Country, Electric Guitar, Rockabilly Albums at Odimusic
Release Info: Deke Dickerson & the Ecco-Fonics: More Million Sellers (1999)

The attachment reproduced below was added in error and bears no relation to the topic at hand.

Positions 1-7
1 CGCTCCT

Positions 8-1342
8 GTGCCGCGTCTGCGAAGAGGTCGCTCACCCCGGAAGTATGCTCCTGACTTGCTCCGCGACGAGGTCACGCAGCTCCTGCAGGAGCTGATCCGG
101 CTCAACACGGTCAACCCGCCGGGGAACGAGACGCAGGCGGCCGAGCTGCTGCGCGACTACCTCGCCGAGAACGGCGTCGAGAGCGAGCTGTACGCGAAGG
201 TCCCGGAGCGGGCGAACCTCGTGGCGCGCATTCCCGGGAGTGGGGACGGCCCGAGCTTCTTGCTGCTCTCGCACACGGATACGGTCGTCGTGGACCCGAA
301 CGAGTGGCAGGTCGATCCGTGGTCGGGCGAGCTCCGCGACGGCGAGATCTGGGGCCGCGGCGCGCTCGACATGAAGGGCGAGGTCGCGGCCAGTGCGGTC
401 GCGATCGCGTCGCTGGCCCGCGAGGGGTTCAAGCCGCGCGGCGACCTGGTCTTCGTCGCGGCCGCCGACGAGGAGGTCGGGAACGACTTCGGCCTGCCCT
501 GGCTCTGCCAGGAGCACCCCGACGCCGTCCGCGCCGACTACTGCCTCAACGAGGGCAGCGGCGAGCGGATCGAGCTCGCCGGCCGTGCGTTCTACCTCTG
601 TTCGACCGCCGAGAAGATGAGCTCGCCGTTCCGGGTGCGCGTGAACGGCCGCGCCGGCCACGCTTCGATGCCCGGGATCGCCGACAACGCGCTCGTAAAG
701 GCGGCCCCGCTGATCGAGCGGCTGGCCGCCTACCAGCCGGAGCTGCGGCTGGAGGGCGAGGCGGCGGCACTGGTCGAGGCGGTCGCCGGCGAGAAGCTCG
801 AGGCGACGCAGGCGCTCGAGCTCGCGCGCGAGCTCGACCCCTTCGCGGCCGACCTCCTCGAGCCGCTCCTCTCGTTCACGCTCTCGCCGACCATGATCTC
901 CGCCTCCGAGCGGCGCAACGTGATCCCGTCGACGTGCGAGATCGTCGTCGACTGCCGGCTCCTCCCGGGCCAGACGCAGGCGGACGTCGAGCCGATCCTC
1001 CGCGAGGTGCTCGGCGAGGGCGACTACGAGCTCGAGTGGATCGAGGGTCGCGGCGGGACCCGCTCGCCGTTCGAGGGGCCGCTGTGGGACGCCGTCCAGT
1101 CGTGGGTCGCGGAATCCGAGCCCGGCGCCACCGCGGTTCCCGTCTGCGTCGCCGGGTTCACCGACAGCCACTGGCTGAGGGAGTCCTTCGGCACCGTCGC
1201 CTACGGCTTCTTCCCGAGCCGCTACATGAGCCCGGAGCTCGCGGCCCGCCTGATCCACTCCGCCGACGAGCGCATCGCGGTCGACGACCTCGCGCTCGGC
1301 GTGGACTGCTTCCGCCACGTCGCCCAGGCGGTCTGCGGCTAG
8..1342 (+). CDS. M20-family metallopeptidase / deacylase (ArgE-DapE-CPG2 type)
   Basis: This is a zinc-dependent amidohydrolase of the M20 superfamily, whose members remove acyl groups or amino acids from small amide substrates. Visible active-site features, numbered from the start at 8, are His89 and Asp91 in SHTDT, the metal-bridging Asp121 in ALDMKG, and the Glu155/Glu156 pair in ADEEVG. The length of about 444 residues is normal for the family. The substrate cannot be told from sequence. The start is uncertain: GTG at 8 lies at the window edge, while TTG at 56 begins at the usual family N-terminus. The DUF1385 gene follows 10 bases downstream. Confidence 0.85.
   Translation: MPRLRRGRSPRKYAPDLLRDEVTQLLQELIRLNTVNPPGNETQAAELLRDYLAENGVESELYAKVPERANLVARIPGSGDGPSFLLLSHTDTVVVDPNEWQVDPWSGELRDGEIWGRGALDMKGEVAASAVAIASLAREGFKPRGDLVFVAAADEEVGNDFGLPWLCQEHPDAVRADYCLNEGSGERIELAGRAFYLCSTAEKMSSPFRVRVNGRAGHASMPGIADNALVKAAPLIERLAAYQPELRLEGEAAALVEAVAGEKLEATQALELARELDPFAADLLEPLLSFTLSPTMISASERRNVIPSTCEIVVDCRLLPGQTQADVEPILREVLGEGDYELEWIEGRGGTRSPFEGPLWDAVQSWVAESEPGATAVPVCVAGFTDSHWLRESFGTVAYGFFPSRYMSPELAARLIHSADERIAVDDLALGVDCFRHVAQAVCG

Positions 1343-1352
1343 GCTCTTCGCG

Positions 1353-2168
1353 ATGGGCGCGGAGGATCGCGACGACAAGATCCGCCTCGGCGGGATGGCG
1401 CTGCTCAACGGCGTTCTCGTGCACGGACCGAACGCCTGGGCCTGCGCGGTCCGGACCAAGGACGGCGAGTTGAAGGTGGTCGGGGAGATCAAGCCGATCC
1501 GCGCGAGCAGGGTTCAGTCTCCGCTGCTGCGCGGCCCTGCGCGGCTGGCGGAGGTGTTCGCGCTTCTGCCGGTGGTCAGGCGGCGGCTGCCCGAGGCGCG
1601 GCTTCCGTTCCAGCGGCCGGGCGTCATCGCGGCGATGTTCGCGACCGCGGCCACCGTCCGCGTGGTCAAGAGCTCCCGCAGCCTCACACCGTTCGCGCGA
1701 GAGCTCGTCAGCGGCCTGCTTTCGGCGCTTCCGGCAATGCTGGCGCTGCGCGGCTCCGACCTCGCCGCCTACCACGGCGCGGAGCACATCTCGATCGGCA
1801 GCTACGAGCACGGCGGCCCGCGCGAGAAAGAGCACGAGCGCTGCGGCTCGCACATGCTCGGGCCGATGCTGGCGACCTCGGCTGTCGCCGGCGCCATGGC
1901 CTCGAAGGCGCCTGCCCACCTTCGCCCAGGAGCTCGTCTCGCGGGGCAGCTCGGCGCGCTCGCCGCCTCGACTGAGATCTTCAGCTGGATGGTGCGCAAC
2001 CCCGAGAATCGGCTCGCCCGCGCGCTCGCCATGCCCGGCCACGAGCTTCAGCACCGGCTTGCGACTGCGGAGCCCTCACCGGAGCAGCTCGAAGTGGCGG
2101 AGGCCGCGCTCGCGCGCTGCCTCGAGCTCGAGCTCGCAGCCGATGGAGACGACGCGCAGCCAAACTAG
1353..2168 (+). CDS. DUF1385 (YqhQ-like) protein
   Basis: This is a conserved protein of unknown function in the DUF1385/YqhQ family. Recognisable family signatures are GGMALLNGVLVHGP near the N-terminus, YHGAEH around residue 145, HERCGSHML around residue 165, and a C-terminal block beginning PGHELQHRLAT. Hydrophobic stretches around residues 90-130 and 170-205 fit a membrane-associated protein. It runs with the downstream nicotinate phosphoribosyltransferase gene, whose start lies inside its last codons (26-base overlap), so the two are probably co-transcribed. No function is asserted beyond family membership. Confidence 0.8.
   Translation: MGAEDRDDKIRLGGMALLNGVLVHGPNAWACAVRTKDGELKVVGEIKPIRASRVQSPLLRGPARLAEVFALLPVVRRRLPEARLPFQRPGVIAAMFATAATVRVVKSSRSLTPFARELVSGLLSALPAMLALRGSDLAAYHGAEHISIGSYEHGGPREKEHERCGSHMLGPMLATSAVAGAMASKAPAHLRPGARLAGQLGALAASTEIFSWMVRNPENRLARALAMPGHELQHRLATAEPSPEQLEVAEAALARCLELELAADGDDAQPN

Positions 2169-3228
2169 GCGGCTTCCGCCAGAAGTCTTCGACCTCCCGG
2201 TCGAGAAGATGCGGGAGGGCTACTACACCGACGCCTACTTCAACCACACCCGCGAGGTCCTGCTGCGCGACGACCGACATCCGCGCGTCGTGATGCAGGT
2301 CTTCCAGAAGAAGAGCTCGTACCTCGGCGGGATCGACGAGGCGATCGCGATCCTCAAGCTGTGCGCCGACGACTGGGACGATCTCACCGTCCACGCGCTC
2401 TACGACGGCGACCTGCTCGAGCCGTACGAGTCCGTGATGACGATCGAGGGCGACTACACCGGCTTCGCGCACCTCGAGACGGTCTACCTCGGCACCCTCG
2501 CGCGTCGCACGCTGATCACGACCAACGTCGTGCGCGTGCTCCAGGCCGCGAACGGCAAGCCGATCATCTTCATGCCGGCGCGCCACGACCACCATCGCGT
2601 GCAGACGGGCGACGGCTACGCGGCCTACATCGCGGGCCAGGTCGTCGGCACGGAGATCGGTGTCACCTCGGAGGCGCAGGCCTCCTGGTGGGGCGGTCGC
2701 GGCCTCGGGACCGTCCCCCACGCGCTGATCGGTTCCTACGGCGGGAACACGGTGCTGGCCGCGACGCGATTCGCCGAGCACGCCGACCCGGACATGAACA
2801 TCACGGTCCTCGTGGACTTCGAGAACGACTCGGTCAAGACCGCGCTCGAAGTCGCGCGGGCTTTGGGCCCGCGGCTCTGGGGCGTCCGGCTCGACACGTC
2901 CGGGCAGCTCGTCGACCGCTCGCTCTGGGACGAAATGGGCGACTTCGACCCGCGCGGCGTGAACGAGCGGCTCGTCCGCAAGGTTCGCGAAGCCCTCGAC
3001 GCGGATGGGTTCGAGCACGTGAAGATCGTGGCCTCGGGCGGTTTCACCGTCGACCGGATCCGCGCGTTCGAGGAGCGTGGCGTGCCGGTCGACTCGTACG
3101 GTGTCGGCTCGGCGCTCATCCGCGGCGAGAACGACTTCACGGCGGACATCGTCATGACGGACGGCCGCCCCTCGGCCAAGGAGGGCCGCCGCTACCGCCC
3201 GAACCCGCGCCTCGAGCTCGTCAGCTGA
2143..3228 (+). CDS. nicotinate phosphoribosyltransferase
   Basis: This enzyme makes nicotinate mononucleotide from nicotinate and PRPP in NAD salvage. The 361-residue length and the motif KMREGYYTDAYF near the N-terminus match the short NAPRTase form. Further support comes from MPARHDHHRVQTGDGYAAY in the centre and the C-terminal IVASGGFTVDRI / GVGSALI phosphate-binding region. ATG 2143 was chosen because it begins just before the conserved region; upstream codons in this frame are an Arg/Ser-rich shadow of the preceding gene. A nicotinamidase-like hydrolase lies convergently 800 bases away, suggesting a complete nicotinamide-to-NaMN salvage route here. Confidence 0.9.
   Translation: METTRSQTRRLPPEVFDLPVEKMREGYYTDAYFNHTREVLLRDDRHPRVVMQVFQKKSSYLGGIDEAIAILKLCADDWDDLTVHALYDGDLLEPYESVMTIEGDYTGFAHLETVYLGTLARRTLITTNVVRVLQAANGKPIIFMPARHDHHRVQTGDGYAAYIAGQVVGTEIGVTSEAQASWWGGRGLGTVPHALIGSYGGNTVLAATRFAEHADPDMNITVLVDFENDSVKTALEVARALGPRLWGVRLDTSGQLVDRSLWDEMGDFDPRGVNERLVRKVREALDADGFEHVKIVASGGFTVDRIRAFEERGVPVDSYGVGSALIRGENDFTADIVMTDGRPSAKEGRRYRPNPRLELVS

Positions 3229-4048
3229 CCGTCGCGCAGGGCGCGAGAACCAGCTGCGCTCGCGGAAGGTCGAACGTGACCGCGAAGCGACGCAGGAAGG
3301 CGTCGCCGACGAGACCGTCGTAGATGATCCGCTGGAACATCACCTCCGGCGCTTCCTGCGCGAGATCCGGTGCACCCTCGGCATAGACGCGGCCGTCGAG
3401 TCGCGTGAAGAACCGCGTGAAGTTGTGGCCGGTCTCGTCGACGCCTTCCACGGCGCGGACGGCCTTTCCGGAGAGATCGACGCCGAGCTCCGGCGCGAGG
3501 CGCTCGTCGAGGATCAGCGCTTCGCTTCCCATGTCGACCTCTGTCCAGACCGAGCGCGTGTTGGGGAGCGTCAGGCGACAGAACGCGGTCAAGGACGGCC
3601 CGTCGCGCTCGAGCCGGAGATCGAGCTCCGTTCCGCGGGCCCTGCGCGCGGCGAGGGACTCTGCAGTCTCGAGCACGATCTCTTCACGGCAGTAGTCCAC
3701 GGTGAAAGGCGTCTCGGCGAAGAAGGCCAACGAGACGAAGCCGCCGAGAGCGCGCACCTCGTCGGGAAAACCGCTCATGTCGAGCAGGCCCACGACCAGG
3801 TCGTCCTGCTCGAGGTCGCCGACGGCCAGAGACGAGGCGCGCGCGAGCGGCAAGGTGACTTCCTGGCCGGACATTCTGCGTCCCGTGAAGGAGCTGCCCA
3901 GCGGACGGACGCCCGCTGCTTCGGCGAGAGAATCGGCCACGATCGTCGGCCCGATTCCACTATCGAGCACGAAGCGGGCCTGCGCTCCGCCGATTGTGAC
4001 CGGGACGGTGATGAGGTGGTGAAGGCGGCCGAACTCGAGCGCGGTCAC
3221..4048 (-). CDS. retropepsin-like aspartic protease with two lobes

In this modern age filled with Nashvegas music, a unheard album from Deke Dickerson is a welcome spin in the CD player, indeed. Dickerson is nothing short of the reincarnation of Joe Maphis, right down to the double-necked Mosrite guitar and buck-toothed grin. Few modern guitar-slingers of the Stevie Ray Vaughan-abee variety would attempt the intricate minor-key picking of Maphis' "Rockin' Gypsy." But there's also a musical agenda and versatility at Dickerson's command that allows his music to embrace honky tonk country, Merle Travis, Link Wray, surf, rockabilly, Western swing, early-'60s pop, and doo-wop -- all of it tweaked with an enthusiasm and sense of warped humor that's positively contagious. Only Dickerson would have Billy Barty introduce his album and have Jerry Scoggins, the guy who sang the theme from the Beverly Hillbillies TV show, close it out. Once the novelty wears off, you realize that he's pulled it off, that somehow Dickerson makes it all work -- the nuttiness bookended in between rockers, torchy twangers, honky-tonk stompers, and guitar workouts of all stripes. Even Nervous Norvus' "The Fang" gets a new groove and paint job as Dickerson reinterprets it for the modern age as "My Name Is Deke." In addition to Dickerson's top-notch guitar work and infectious singing (the guy sounds like he has a perpetual smile on his lips), kudos go to the guest piano work Carl Sonny Leyland, quite possibly the best boogie-woogie flame-thrower out there. His jackhammer style enlivens many a track on this disc and he duets with the star on "I Think You Gotta Pay for That." Another audio bonus is the mix on this disc; the excitement leaps out of the speakers and pulls you right into this rockin' little cauldron of tape echo and snappy picking. Albums like this are the reason that roots music will survive -- and maybe even thrive well into the 21st century.